It is the interaction between the strong south westerly wind and the strong south flowing current which at times can reach 6 knots that creates monstrous freak waves, of which the charts warn: “Abnormal waves of up to 20 meters in height, preceded by deep troughs may be encountered in the area between the edge of the continental shelf and twenty miles to seaward thereof”. The warning also describes the necessary evasive action to be taken under unfavourable conditions, namely, to stay clear of the areas seaward of the continental shelf. In other words, move inshore, inside the 200 metre line. This well established rule has given rise to the belief that the bottom topography plays a part in the generation of giant waves, but in fact this only plays an indirect role.

The conditions along the southeast coast of South Africa are unique and superyacht captains planning a voyage here should avail themselves of all information pertaining to the expected weather for their passage.

The major wind belts around Southern Africa are influenced primarily by two high pressure systems, namely the South Atlantic High (SAH) and the Indian Ocean High (IOH). These high pressure systems form part of what is known as the ‘subtropical ridge’. Because of the effect of Coriolis force, the winds associated with such high pressure systems are deflected to the left in the southern hemisphere, and therefore blow around the highs in an anticlockwise direction. Such systems are also called ‘anticyclones’. In contrast to the high pressure systems, to the south there is a belt of low pressure systems, or ‘cyclones’, with associated winds blowing around the lows in a clockwise direction.

Cape Town and Durban
The two main ports on the South African coastline are Cape Town and Durban.
S/Y Georgia (48m) recently sailed to South Africa from Southern Brazil and then spent two months in Cape Town, moored in the front of the Cape Grace Hotel/Cape Town Marina.
Captain Anthony Daebritz commented that this berth was an ‘awesome’ spot for the yacht but since Cape Town has not had too many superyacht visits in the past, it was not an obvious superyacht port with the associated support industry, so obtaining support and services was a challenge.

Georgia cruised to Jeffreys Bay with crew only and they surfed the famous Jeffreys Bay breaks which was a highlight and thoroughly enjoyed by all who did so.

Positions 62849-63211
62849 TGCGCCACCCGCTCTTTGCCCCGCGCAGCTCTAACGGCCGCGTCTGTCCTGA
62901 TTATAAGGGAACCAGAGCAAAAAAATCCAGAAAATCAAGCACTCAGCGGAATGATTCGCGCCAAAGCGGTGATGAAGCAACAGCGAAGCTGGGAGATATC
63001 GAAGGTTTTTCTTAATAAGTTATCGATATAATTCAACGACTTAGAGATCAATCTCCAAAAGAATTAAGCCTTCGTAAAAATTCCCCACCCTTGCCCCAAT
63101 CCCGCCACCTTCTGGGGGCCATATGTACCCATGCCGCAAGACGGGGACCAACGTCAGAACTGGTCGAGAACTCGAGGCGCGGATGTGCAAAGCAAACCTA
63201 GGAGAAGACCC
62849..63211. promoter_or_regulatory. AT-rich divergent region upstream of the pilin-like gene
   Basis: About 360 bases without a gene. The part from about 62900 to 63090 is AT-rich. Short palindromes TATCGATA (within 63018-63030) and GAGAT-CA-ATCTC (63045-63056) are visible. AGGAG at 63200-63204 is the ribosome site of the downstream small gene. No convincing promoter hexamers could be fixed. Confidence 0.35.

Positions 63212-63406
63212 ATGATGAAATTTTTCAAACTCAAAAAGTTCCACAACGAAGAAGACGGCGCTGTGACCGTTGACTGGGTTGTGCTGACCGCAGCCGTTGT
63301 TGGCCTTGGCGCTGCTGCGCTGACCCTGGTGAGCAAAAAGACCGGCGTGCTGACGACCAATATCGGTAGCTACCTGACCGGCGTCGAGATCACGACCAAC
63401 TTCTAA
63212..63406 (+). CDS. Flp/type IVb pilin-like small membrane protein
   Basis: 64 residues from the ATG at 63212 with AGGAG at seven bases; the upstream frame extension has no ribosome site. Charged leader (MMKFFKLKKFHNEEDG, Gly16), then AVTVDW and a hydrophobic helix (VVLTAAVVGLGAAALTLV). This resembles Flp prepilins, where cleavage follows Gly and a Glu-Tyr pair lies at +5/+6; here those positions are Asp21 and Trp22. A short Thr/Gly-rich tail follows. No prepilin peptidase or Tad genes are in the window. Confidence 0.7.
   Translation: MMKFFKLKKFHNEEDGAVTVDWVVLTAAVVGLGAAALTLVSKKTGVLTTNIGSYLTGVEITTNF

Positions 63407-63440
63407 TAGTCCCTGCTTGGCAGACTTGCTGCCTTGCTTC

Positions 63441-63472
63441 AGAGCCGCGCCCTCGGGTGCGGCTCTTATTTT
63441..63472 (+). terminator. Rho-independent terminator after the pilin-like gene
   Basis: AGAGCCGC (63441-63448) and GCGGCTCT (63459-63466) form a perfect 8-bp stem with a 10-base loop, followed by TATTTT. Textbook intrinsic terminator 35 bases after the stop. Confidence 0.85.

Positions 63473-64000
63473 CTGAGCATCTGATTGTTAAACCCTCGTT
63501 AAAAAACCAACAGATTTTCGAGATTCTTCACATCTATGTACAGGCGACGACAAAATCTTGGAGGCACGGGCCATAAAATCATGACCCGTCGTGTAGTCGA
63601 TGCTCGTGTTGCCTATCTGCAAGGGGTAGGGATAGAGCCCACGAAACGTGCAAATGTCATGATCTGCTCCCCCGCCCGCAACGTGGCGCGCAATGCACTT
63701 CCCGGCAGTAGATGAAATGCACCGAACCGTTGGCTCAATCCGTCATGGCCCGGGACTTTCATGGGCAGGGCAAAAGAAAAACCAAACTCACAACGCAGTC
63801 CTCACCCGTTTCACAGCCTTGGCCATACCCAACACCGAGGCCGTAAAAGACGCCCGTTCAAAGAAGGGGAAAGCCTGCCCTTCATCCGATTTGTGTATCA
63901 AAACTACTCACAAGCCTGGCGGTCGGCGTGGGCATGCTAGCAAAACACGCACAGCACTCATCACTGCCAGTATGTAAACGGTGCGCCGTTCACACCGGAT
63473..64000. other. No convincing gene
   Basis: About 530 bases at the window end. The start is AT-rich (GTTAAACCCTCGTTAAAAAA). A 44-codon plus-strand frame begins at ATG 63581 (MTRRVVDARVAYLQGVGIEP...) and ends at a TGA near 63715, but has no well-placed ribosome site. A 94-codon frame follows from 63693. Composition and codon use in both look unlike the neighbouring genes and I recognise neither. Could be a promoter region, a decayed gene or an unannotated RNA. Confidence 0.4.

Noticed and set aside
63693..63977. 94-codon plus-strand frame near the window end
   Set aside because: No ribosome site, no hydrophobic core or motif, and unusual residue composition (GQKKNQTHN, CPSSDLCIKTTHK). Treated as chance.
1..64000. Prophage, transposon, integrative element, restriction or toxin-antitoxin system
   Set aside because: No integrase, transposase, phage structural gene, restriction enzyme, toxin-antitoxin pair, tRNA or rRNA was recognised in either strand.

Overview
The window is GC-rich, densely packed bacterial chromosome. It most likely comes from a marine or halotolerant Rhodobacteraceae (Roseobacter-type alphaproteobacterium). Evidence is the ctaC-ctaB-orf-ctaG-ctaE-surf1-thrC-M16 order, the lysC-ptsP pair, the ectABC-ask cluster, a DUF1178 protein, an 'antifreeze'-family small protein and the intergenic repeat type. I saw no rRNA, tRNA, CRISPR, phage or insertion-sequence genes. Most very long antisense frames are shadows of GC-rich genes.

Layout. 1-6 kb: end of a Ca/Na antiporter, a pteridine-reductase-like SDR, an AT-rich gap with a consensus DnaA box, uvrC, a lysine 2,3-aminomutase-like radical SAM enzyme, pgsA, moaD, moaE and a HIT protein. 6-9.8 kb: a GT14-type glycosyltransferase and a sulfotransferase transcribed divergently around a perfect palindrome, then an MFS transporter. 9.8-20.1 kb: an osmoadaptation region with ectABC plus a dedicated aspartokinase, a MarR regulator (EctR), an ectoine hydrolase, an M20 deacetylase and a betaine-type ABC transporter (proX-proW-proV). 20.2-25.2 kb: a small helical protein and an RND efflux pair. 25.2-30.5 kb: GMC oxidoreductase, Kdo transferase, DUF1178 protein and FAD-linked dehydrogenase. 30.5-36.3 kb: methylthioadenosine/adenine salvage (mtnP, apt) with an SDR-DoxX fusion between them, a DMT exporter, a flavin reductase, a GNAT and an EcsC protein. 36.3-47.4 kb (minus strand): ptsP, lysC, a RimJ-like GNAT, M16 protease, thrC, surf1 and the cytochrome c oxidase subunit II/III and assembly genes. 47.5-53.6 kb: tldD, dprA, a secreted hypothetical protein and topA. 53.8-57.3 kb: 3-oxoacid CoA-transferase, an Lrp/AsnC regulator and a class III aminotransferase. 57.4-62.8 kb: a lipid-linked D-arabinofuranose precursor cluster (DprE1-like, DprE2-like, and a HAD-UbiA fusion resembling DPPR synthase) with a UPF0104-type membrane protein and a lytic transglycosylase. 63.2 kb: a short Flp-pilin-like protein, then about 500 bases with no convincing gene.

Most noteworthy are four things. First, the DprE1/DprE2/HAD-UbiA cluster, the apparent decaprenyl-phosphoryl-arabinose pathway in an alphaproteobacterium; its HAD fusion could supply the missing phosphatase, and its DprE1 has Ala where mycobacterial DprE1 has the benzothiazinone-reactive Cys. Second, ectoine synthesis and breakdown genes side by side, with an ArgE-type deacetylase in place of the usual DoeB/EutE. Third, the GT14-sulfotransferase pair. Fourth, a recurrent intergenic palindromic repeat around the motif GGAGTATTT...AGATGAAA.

They then stopped in Durbin after a quick passage from Cape Town.  Situated strategically on the south eastern tip of Africa, Durban is Africa’s premier port, serving a host of commercial and non commercial traffic. It is the gateway to South Africa’s commerce and also feeds traffic to many landlocked countries.

Durban is a regular port of call for traffic between east and west and offers a host of services such as repair yards, dry docks, bunkering and provisioning.
Johannesburg International Airport plays host to most of the international airlines and allows for easy access to Durban for crew transfers.

Durban’s tropical climate sets the scene for a holiday atmosphere in a vibrant city with an estimated population of two million and is a premier holiday destination for both local and international holiday makers.

A true mix of cultures, including African, Indian, Muslim and European make for the rich diversity, with first class hotels, infrastructure and beaches and a short distance to some of the best game viewing private parks and other spectacular tourist attractions in the country. In addition, South Africa and particularly Durban, is close to the Indian Ocean Islands and is a new and exciting destination for superyachts, seeking both fun and essential services. Del Shipping and Trading act as ships and superyacht agents in all the major ports of South Africa, with its head office based in Durban. Experienced personnel offer a dedicated and professional 24 hour service to clients together with an understanding of their needs and they welcome superyachts to this new destination.

Superyacht Agent
South Africa is represented by superyacht agent Del Shipping & Trading.